Building New Natural Gas Rig Off Israel's Shores Poses High Ecological Risks, Expert Warns

Flora, fauna and nature reserves stand to be harmed by Leviathan field off the Dor Beach coast, Prof. Rick Steiner says

Boat from the Allseas company laying an underwater gas pipeline to Dor Beach in July 2018.
Rami Shllush

One of the world’s leading experts on the environmental consequences of gas and oil pollution, Prof. Rick Steiner, is warning of the risks posed by erecting a platform only 10 kilometers from Dor Beach to process natural gas from the Leviathan gas field.

He argued that it isn’t too late to rethink the idea and instead operate a floating platform much closer to the drilling site, which lies over 100 kilometers further from shore.

Steiner spoke Monday at a press conference held by Shomrei Habayit (“Homeland Guards”) an organization representing residents of the Carmel shore region that is battling against the platform’s construction.

Steiner prepared a detailed report for Shomrei Habayit saying that operating the gas platform near the shore increases the likelihood of serious damage to the marine environment and the beach, should there be a malfunction or a hostile attack on the facility.

Steiner criticized the planning and decision-making process. He noted, among other things, that in important documents dealing with the environmental impact of the platform’s activity, large sections were redacted because Noble Energy, one of the partners operating Leviathan, claimed they contained trade secrets.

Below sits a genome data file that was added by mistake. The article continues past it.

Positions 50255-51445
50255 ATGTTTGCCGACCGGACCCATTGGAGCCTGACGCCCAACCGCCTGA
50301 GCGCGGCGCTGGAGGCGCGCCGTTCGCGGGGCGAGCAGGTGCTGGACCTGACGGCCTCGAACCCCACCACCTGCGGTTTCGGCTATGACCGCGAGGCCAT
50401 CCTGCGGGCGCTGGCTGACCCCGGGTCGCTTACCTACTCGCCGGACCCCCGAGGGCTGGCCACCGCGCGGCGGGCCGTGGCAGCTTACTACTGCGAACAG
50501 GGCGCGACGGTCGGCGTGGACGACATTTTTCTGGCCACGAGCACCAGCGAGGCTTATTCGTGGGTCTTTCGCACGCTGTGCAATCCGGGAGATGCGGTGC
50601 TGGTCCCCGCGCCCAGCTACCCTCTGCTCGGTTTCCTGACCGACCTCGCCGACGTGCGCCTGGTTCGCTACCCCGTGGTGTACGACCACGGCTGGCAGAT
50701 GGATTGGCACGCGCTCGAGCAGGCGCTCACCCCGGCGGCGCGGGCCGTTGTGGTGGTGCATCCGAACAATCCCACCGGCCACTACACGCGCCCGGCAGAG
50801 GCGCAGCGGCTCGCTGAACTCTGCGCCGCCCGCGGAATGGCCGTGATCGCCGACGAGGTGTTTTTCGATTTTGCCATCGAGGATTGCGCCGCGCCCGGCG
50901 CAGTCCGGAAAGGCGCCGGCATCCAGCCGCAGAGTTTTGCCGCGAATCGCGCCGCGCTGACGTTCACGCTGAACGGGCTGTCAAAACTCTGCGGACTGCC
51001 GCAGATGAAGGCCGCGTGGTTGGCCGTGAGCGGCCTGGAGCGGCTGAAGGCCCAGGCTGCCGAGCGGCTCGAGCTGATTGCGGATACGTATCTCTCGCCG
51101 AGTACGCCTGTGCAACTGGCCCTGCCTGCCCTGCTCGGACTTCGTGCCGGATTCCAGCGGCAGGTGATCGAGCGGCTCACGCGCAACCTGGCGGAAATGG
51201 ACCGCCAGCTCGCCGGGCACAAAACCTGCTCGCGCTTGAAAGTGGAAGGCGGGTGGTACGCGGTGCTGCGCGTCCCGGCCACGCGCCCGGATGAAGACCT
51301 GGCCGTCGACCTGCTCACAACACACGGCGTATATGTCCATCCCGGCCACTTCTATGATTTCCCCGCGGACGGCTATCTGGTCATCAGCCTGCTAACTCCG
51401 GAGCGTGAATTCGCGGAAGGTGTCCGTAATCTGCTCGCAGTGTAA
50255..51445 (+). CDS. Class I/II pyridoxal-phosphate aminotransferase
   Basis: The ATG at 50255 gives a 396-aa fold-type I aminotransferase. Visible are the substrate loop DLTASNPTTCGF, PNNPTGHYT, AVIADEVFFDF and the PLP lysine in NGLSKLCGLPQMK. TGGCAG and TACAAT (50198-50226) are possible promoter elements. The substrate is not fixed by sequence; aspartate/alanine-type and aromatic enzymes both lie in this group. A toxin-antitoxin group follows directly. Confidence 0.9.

Steiner warned of the government’s overreliance on information provided by the industry, adding that there is a conflict of interest inherent in the role of the government, which benefits from the royalties and taxes on energy projects yet also must regulate the gas fields.

Steiner referred in his report to a malfunction that could cause a large amount of condensate – a toxic by-product of gas production – to leak. He stressed that there is no effective way to deal with contamination from this material.

Such contamination near the shore could lead to the material accumulating on the ocean floor, and it would harm nature reserves, the beaches and their flora and fauna.

The models that tried to assess the effect of the condensate leak near the coast did not take into account the worst-case scenario as required, Steiner said.

He thinks the risk to the marine environment could be reduced if the condensate leak took place on a floating platform at least 100 kilometers off the Israeli coast. The Leviathan field is 125 kilometers from the shore.

Steiner said that although the platform is under construction, the plan can still be changed. Noble Energy can sell the parts of the platform that are already built and rent a floating platform, he said, which may even speed up the process. The base of the platform is expected to reach Israel early next year, with the platform to be completed later in 2019.

The Leviathan consortium (which includes Noble Energy) commented: “It’s unfortunate to see how the campaign of deception and intimidation is continuing divorced from the facts. There is no other company in Israel that publicly presented work plans, analyses and documents on the scale presented by Noble Energy.”

The consortium stated that the redacted document in question is not related to the operation of the production rig, but rather to drilling at a distance of 120 kilometers from shore.

“In the environmental management plan approved by the Environmental Protection Ministry, which also appears on the internet, there is broad reference to the potential risk scenarios of a condensate leak,” it asserted.

“Regarding the platform,” the consortium added, “as every professional who is versed in gas and oil production knows, every platform is planned and built based on the specific characteristics of the field from which the oil is produced, including its location.”

Tamar natural gas rig off the coast of Haifa.
AP